This tweet caught my eye this morning:
Underlines the problem facing the EU as retaliatory steps liable only to reinforce this perception. The EU may be an effective negotiator, but it is pretty terrible when it comes to comms. https://t.co/zaBwCAtf5L
— Anand Menon (@anandMenon1) August 2, 2021
My first reaction: why would the EU even care?
My second reaction: even if the EU did care, there is nothing the EU can really do about this anyway.
And also then, beyond that, even writing this, and writing it this way, is rooted in a superiority complex of the Brits (well of course the EU must care about this) and also the assumption that the EU playing hard ball over something is wrong for the EU to do. Would any Brit write similar about the USA determinedly defending its own interests? No, I doubt it, because the assumption would be that that’s just what the EU does.
Were we to then dig further still, and assume that – for some reason – the EU did want to try to win the battle of the hearts and minds of the British people, would the EU (and, I presume, we sort of mean the EU institutions here – and especially the European Commission) possibly be in a position to win that battle anyway? The answer there is clearly a no. Hell, even the Labour Party, which is supposed to be the opposition in Westminster, cannot get a look in when it comes to landing a blow in the communications battle with the Tories. To hope that the joint efforts of Ursula von der Leyen and Maroš Šefčovič could shape the headlines in the Daily Telegraph is, to put it mildly, a rather hopeful proposition.
I think there is also a further cause of the misconception here, and that dates back to the change that happened in December 2019. When Johnson and the Tories won the General Election that was it for the EU side, the point of no (short-term) return was crossed – Britain would now definitely be leaving, and with an unreliable and populist Prime Minister armed with a hefty majority, the EU retrenched to defending its side. Rejoin, or indeed even any sort of normalisation of UK-EU relations, was then and still is not even close to viable on the UK side, and will not be at least until Johnson and Frost have left the scene – and possibly not even until the Tories are no longer in power. With that in mind, the European Commission strategy has to be two-fold: to constrain the worst excesses of the UK side, and to shore up support for Ireland and try to make the UK maintain its commitment to what it agreed in the Withdrawal Agreement, Northern Ireland Protocol, and Trade and Cooperation Agreement.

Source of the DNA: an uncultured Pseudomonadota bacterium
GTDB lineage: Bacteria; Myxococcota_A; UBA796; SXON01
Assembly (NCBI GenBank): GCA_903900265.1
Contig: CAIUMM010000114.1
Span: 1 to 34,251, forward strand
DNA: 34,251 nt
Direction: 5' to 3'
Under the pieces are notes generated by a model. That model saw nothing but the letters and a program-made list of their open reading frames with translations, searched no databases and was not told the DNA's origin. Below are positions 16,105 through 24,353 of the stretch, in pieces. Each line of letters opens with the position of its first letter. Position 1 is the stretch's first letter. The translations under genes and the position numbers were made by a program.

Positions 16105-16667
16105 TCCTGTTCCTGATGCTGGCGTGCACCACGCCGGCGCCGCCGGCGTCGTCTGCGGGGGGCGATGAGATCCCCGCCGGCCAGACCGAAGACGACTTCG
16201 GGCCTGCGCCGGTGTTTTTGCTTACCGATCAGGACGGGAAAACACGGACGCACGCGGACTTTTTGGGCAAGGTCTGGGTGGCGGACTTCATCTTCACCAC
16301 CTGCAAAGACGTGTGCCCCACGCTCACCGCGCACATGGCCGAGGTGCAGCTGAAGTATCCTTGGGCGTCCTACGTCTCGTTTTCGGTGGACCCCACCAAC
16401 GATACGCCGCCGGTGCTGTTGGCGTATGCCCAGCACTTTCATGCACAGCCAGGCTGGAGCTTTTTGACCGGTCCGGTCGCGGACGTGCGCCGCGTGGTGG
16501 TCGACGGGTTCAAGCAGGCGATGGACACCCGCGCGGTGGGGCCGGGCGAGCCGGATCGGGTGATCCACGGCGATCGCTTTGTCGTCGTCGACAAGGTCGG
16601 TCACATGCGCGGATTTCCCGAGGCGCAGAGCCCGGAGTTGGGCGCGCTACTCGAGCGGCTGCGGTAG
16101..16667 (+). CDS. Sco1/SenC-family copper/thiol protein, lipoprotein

Now that might mean that British pro-EU people might be annoyed. Why, they might ask, is the EU not showing much flexibility regarding Northern Ireland (or indeed regarding a whole host of other issues that have cropped up throughout Brexit – from handling COVID border closures to Britain’s non-participation in Erasmus)?
The answer is that, for the moment, the European Commission correctly sees the UK as a lost case. Correctly sees a problematic state with a land border with the EU with an unreliable government that is a problem to be contained rather than solved. Correctly sees that defending the EU in the eyes of the populations of the 27 EU Member States is more important than even participating in the hot headed discussion in the British Tory-leaning press.
So sorry Anand, the EU might be terrible at comms in general. But that isn’t the problem here. The EU is behaving rationally by staying out of this. And one might hope that an academic heading a think tank might see it that way too.